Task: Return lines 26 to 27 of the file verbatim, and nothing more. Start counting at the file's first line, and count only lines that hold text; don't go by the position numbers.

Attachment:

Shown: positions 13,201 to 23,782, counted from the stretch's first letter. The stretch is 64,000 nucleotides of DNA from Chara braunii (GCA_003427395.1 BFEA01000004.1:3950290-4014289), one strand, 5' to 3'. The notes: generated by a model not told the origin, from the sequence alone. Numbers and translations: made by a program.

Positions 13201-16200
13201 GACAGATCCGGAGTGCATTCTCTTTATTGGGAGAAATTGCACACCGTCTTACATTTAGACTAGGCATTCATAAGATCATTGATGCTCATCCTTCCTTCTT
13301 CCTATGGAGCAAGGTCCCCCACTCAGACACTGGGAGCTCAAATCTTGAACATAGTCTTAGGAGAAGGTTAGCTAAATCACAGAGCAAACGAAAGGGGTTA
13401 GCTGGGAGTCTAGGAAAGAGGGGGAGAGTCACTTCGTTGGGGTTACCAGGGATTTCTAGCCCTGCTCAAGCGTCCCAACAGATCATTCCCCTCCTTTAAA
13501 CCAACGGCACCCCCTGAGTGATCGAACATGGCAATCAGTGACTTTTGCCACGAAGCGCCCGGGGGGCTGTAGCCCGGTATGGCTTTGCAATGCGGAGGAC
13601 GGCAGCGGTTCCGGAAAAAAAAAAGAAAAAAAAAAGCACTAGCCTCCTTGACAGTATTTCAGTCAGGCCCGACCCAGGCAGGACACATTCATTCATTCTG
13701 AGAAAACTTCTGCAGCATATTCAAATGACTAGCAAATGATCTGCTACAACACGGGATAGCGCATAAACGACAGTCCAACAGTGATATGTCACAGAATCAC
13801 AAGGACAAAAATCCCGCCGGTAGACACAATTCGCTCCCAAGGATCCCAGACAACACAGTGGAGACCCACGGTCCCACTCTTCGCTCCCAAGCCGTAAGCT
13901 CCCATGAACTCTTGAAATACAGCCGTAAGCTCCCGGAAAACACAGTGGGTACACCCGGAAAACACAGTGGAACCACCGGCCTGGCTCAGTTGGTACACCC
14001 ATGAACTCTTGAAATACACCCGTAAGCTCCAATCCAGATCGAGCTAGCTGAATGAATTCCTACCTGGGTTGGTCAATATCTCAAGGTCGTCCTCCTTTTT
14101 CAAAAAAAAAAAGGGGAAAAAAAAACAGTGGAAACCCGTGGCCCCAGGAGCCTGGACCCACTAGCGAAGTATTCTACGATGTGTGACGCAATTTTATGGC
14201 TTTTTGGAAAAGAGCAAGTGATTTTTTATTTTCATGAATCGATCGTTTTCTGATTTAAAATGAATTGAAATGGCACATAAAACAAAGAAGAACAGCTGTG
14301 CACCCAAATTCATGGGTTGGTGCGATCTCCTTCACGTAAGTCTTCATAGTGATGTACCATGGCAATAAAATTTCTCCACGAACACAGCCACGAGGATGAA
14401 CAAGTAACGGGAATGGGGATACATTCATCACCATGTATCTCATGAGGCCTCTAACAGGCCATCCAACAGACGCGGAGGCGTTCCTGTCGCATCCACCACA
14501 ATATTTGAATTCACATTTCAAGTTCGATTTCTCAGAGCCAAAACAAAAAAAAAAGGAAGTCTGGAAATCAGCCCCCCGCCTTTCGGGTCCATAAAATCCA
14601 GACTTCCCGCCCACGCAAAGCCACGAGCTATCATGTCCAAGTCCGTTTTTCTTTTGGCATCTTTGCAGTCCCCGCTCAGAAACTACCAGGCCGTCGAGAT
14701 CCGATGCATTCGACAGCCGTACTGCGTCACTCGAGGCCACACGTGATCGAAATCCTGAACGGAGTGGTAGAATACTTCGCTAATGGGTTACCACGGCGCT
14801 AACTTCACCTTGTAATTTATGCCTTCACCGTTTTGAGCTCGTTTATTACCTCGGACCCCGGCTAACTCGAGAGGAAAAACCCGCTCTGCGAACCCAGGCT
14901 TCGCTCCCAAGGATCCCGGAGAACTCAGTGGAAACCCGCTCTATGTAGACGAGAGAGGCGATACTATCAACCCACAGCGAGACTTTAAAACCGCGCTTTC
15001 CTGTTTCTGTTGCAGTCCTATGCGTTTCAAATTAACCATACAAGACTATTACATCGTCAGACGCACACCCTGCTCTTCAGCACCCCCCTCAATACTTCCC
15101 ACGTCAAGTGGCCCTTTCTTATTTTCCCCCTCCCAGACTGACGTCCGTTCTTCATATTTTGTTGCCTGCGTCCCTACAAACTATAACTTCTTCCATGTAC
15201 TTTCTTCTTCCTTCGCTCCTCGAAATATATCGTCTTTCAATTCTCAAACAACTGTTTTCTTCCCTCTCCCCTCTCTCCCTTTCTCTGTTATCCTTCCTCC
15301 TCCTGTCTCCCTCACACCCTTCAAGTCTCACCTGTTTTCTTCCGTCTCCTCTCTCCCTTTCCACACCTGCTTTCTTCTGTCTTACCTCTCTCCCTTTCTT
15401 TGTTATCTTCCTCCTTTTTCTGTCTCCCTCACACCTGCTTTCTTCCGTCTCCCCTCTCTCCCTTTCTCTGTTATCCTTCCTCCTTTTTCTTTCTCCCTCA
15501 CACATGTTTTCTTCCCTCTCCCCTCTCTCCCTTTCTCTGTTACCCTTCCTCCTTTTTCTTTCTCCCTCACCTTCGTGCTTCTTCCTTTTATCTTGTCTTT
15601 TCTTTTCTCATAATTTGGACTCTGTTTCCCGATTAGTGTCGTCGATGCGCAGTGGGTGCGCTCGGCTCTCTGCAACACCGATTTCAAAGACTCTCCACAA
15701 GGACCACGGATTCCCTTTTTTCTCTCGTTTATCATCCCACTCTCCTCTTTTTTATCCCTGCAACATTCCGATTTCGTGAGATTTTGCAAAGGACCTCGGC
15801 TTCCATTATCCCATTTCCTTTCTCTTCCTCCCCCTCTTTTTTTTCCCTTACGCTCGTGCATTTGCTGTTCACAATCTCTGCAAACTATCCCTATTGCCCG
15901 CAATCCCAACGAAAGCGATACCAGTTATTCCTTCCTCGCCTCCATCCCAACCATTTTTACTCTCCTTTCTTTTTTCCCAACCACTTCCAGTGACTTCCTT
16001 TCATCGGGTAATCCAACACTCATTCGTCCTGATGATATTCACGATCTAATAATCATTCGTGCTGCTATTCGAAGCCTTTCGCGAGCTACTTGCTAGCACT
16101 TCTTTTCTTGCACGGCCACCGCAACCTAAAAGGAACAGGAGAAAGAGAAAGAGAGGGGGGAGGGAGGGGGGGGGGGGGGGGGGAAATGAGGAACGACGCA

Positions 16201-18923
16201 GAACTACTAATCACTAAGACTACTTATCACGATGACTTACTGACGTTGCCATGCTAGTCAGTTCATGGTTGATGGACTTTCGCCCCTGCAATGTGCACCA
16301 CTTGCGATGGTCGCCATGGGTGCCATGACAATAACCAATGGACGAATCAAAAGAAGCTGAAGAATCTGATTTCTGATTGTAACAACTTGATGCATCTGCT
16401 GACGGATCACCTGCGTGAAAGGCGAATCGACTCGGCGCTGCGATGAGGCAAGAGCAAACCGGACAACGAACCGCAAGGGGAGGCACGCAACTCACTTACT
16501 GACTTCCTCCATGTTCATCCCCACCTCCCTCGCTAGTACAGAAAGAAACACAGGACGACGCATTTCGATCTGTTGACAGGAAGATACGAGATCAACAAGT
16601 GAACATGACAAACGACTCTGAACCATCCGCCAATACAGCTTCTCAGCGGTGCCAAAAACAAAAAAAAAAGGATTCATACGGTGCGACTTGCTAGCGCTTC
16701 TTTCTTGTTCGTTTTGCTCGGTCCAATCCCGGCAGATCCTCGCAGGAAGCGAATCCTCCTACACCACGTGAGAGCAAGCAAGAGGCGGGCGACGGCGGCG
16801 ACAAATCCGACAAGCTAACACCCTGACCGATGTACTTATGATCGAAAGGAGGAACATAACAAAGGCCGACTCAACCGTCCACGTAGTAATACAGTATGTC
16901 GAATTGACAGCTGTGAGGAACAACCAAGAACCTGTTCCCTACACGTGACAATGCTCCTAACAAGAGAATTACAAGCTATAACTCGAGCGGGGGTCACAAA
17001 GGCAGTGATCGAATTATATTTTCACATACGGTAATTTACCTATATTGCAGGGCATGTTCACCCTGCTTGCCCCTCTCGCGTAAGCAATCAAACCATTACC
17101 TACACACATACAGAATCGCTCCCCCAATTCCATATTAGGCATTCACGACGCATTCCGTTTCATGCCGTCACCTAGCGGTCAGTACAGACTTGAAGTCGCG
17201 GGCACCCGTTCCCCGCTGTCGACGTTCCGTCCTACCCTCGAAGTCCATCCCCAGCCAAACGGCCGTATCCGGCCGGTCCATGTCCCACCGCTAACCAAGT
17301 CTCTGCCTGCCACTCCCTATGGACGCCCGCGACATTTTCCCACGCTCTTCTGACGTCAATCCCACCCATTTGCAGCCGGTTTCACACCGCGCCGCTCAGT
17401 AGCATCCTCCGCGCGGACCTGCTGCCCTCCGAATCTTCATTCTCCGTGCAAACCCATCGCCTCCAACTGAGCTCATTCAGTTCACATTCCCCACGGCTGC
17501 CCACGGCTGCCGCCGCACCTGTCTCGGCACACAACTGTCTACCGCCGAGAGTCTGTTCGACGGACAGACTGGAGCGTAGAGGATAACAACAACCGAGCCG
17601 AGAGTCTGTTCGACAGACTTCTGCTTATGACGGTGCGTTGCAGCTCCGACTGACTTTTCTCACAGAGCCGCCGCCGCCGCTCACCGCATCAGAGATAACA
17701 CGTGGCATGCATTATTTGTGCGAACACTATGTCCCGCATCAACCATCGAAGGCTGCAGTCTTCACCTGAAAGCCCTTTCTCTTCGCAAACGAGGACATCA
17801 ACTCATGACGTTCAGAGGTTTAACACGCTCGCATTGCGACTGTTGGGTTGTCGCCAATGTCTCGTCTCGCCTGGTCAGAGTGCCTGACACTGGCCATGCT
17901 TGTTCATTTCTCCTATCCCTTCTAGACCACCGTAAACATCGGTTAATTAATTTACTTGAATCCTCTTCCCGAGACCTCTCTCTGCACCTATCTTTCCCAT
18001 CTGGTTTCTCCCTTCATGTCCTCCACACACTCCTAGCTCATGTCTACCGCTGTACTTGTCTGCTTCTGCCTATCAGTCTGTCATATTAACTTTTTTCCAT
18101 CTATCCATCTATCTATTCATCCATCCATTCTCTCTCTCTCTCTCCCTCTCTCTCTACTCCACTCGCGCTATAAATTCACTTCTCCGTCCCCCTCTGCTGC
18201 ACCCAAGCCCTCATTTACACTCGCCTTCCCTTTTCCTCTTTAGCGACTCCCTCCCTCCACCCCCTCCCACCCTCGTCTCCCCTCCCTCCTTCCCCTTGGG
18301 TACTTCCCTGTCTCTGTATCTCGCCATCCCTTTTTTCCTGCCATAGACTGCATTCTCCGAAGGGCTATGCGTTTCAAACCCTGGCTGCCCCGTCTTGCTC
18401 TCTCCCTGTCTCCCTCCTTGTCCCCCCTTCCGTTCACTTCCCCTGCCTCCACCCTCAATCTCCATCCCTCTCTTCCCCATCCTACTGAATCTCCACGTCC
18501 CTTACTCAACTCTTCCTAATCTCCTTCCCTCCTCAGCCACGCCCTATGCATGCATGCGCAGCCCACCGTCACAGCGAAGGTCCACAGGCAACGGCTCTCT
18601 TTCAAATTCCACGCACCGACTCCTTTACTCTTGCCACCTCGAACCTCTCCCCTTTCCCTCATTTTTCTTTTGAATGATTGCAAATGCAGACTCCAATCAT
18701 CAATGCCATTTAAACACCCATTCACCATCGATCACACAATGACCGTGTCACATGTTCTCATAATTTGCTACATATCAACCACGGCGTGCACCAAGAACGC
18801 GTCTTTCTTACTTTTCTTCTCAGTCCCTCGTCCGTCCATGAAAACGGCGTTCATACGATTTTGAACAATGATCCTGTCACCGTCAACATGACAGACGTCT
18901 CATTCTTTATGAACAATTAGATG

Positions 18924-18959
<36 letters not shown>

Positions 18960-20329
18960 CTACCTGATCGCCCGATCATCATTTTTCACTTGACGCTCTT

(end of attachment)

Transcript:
15501 CACATGTTTTCTTCCCTCTCCCCTCTCTCCCTTTCTCTGTTACCCTTCCTCCTTTTTCTTTCTCCCTCACCTTCGTGCTTCTTCCTTTTATCTTGTCTTT
15601 TCTTTTCTCATAATTTGGACTCTGTTTCCCGATTAGTGTCGTCGATGCGCAGTGGGTGCGCTCGGCTCTCTGCAACACCGATTTCAAAGACTCTCCACAA